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Forensic Entomology

Masters degree in Psychology, Minor in forensics, dedicated to making the mental health stigma dissipate as quickly as possible.

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Forensic Entomology: The study of crime bugs

Forensic Entomology is one of the most interesting branches of the investigative forensic discipline. Entomology is defined as the study of insects and forensics is defined as scientific tests and techniques used in the detection of crime (Merriam-Webster 2021). When combining these two schools of science you get a Forensic Entomologist. These professionals study the death and decay that bugs have on once living tissue over time. Using these techniques they cannot only tell how long a body has been decomposing but also if the body was killed in a region.

There are three different areas of Forensic Entomology; medicolegal, urban, and stored product pests. Medicolegal is known as the criminal component as it deals with bugs that feed or reproduce in human remains and are known as necrophagous (Forensic 2021). Using perfected techniques, the forensic entomologist observes, records, and collects samples of the insects from the body. By analyzing the development stages of the larvae and adults, they can determine the time a body has been deceased. Depending on the situation, there have been cases where insects from another region have been found on a body which led them back to the place where the murder was commited. While this is the most important area when it comes to criminal forensics, there are many other factors that affect the results. Weather is the number one affector of accuracy when it comes to determining death. This is because hot scorching conditions or wet soggy conditions can change the amount of insects present and the state of development. A body that is left in the hot sun will draw more insects than one that is in a frozen climate (Joseph 2011). It can also be difficult if the body is wrapped in something, burned beforehand, or buried. A body laying in the exposed air would be prone to more insect activity than one buried in the dirt, however, there would be more worm activity in the body underground. All of these factors must be considered when establishing a time of death. There are five stages of development (Joseph 2011):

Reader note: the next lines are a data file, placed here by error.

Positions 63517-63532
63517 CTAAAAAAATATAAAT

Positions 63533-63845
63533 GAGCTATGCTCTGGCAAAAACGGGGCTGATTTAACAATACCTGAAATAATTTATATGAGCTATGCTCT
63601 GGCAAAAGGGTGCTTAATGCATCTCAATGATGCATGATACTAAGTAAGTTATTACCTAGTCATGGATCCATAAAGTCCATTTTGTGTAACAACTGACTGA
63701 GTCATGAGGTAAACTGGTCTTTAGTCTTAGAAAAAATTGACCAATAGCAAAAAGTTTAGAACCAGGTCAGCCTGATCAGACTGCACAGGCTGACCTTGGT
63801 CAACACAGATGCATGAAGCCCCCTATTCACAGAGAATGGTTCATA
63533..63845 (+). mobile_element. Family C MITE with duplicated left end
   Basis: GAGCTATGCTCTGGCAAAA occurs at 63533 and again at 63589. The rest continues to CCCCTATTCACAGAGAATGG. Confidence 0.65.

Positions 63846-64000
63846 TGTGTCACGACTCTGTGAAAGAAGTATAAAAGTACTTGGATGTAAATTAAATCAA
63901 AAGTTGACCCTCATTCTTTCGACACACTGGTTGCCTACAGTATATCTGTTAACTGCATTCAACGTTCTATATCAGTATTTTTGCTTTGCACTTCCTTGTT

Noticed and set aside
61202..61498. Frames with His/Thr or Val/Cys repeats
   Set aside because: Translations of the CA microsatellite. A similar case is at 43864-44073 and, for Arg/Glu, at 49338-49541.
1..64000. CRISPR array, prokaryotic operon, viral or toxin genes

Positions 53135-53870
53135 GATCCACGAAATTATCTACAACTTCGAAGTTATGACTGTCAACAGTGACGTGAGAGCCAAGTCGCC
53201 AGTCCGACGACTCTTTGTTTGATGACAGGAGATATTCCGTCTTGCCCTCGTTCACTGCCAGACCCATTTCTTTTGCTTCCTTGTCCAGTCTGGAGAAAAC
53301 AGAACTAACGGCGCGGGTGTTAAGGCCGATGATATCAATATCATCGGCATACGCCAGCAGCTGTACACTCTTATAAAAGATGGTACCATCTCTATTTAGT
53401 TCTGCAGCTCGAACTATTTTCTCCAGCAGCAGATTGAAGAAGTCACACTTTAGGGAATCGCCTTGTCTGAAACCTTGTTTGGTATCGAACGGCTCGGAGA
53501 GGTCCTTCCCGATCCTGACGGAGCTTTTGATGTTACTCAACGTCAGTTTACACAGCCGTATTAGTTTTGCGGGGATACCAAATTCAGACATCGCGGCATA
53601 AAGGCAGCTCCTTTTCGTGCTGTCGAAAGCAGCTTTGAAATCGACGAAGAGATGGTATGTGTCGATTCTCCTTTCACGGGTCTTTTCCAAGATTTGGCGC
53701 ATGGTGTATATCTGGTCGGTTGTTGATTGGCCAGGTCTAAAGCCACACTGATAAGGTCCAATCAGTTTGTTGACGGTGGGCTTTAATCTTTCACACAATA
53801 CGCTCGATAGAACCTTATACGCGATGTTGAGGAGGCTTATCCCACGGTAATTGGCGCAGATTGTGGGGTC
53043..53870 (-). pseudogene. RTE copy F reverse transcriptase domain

1. Fresh Stage (1-2 days) - cellular breakdown occurs attracting insects
  2. Bloated Stage (2-7days) - Putrefaction begins and gases are produced causing the corpse to inflate and the temperature to rise. Odor becomes apparent.
  3. Decay Stage (5-13days) - the abdominal wall is penetrated resulting at the end of the bloated stage. The smell is horrid and detectable from a distance. Internal temperature rises 14 degrees above ambient.
  4. Post Decay (10-23days) - most tissue has been consumed. Very little hair, cartilage, and tissue remain. Bone is exposed and adult insects begin to leave the corpse.
  5. Remains (18-90+days) - when only nearly bone remains and the remaining tissue is dried. Insect adults are no longer present and the larvae population dwindles.

The urban component focuses on insects that feed on the living and dead paying particular attention to the markings the insect makes in the skin. This area of forensics has components of both civil and legal crimes and is commonly used to dispute apartment infestations by determining where the infestation occurred (Forensics 2021).

The Stored Pest component focuses on insects that are found in food. These are the cases you hear about in the news when insects are found in food supplies served to the general public. While there are legal limits to how many insects are permitted in a batch of product, when a story hits the news, a whole team of forensic entomologists investigates how the bugs got in, where they nested, how to prevent future occurrences, etc (Forensics 2021).

There are multiple challenges when it comes to upholding the law in terms of evidence. Firstly, as mentioned previously the weather holds a great deal of influence over the reproduction and development of insects. They also have issues with retaining original samples. Since insect lives are relatively short and court cases take a notoriously long time, there are chances that the original insects from the case are no longer able to be tested from the degradation of their corpses. While documentation can solve most of these problems there are rare occasions where testing needs to be redone and the sample is too degraded to work with (Joseph 2011). This affects the 6th amendment rights of the defendant who has a right to a speedy trial, but we all have experienced the system not being so speedy.

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This discipline is able to be called as an expert witness on almost all things dealing with insects. However, cases have gone against the entomologist if he wasn’t able to act professionally. This could be restating sentences without further depth, failure to submit all documentation, being too candid, etc (Hall 2010). With a discipline as gruesome as insects consuming human flesh, I am not sure how one could be candid.

Forensic Entomology. (n.d.). Crime Museum. Retrieved April 9, 2021, from

Hall, R. D. (2010). The Forensic Entomologist as an Expert Witness [PDF].

Joseph, I., Mathew, D. G., Sathyan, P., & Vargheese, G. (2011). The use of Insects in Forensic
Investigations: An Overview on the Scope of Forensic Entomology. Journal of Forensic
Dental Sciences, 3(2), 89–91.

Merriam-Webster. (n.d.). Entomology. In dictionary. Retrieved April 08,
2021, from

Merriam-Webster. (n.d.). Forensic. In dictionary. Retrieved April 08,
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